The Colonial Society is founded as a non-political learned society to promote colonial affairs.
The Society becomes the Royal Colonial Institute, is incorporated under Royal Charter and secures a lease on a Northumberland Avenue site.
The Commonwealth Essay Competition is launched.
The Institute's library now holds 70,000 books and is recognised as the best in the British Empire on colonial affairs,
Council approves the idea of forming local centres or branches in the large cities of the UK, the West Indies, Ceylon and India
The Institute becomes one of the first societies to admit women as full Fellows.
The Royal Colonial Institute becomes the Royal Empire Society.
The Council permits 'Asiatics and men of colour' into full membership.
The Duke and Duchess of York open the new Northumberland Avenue building designed by architects Sir Herbert Baker and A.T. Scott.
Only three months after Ghana becomes the first sub-Saharan country to gain its independence, Prime Minister Kwame Nkrumah visits the Society to share his vision for the future. Kwame would be the first of many such statesmen of newly independent countries to speak at the Society.
The Royal Empire Society becomes the Royal Commonwealth Society.
Kenneth Kaunda, the then President of Zambia, gives a controversial address at the Society. He compares the situation in Rhodesia to that of Hitler's Germany and advocates the use of force.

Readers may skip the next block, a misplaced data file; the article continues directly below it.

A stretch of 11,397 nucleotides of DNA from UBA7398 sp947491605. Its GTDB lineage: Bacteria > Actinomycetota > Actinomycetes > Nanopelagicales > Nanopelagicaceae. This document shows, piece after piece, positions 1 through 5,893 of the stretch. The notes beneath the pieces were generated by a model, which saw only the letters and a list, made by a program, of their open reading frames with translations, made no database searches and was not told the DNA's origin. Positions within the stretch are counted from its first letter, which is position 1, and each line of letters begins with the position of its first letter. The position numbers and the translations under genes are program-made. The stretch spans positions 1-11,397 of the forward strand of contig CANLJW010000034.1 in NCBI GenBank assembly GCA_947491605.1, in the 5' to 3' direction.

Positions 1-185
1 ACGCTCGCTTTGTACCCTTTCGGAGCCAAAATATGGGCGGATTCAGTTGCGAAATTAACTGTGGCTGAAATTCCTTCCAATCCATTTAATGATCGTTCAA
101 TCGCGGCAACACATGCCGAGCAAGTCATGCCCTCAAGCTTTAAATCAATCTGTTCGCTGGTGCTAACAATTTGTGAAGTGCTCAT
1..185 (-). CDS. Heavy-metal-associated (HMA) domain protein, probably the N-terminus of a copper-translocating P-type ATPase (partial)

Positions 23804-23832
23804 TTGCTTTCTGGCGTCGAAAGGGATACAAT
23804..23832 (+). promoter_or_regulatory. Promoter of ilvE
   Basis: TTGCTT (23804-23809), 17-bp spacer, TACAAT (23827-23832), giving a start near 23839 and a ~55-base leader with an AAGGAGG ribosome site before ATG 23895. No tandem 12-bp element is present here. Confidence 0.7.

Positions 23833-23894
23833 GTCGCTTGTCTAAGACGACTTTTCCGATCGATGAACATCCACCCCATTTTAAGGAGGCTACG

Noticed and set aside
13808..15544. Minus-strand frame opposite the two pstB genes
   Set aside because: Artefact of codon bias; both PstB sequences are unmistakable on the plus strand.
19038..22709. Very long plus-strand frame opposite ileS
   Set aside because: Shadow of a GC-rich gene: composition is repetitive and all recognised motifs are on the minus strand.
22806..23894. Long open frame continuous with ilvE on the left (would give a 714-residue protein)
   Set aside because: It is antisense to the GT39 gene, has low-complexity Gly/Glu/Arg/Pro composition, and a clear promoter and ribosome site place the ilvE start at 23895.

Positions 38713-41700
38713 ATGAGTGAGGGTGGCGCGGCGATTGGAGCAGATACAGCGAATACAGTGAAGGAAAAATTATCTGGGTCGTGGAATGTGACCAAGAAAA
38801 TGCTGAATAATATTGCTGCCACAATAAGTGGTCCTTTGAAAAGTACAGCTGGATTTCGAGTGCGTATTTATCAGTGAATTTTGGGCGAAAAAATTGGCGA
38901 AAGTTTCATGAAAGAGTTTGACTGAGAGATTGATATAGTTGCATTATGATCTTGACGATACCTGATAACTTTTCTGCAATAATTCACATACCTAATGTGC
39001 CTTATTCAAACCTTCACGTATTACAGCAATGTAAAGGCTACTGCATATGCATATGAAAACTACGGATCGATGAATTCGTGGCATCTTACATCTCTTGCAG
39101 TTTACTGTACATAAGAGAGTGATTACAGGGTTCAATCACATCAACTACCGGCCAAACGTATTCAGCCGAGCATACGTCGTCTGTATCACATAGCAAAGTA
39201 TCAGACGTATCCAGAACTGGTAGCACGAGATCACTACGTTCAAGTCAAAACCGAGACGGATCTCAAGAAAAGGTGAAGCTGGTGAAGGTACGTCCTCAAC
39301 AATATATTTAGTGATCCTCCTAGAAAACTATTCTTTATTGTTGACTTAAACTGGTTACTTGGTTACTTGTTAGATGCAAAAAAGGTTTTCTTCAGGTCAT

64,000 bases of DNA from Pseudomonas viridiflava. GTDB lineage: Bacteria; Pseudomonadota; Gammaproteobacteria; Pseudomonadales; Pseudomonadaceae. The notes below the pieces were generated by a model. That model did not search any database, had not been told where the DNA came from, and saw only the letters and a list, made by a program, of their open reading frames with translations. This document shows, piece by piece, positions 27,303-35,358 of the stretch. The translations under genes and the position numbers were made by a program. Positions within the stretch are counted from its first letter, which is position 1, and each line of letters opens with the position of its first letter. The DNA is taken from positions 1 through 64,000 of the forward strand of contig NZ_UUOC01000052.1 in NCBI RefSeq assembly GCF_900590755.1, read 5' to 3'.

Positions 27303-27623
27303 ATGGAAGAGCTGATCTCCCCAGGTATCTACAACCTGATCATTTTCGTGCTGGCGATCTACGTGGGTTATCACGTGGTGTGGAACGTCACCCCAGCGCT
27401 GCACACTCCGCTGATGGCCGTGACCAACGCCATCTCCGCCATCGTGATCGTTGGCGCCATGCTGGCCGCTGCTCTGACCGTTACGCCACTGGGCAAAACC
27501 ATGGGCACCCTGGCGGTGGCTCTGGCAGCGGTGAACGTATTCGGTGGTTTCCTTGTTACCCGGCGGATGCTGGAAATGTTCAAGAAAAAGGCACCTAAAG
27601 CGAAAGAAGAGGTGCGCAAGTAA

The Society organises the first multi-faith Commonwealth Day Service of affirmation in St Martin-in-the-Fields.
The Society celebrates its 100th year.
In the 1980's the Society was joined by Oliver Tambo, Thabo Mbeki, Chief Buthelezi and Desmond Tutu who spoke about South Africa's future.
The Society is asked by the African National Congress to host the first press conference by Nelson Mandela upon his first visit to Britain following his release from prison.
A national appeal raises £3 million to gift the Society's archive and extensive library collections to Cambridge University Library
The Jubilee Time Capsule project is conceived by the Society to mark the Diamond Jubilee of Her Majesty Queen Elizabeth II on her 60th year as Head of the Commonwealth. The capsule will be part of a permanent archive for people to learn about life in the Commonwealth. The Capsule is buried in the grounds of Buckingham Palace.
A revived Royal Charter is approved by Privy Council. The Commonwealth Club is closed and the Society changes from being a membership based organisation to a non-governmental, advocacy focused agency.
The Society moves into its new London office with the Duke of Edinburgh International Award Foundation. HM The Queen and The Duke of Edinburgh open the new offices.
The Queen's Commonwealth Canopy (QCC) is launched at CHOGM in Malta
The Society sets a record for the highest number of entries to The Queen's Commonwealth Essay Competition. 13,500 entries from 49 countries are received.
The Society moves into Commonwealth House with the Commonwealth Games Federation and the Commonwealth Local Government Forum establishing the 'Commonwealth Hub' which is launched by HM The Queen.
The Society celebrates its 150th anniversary and appoints Her Royal Highness The Duchess of Cornwall as inaugural Vice-Patron.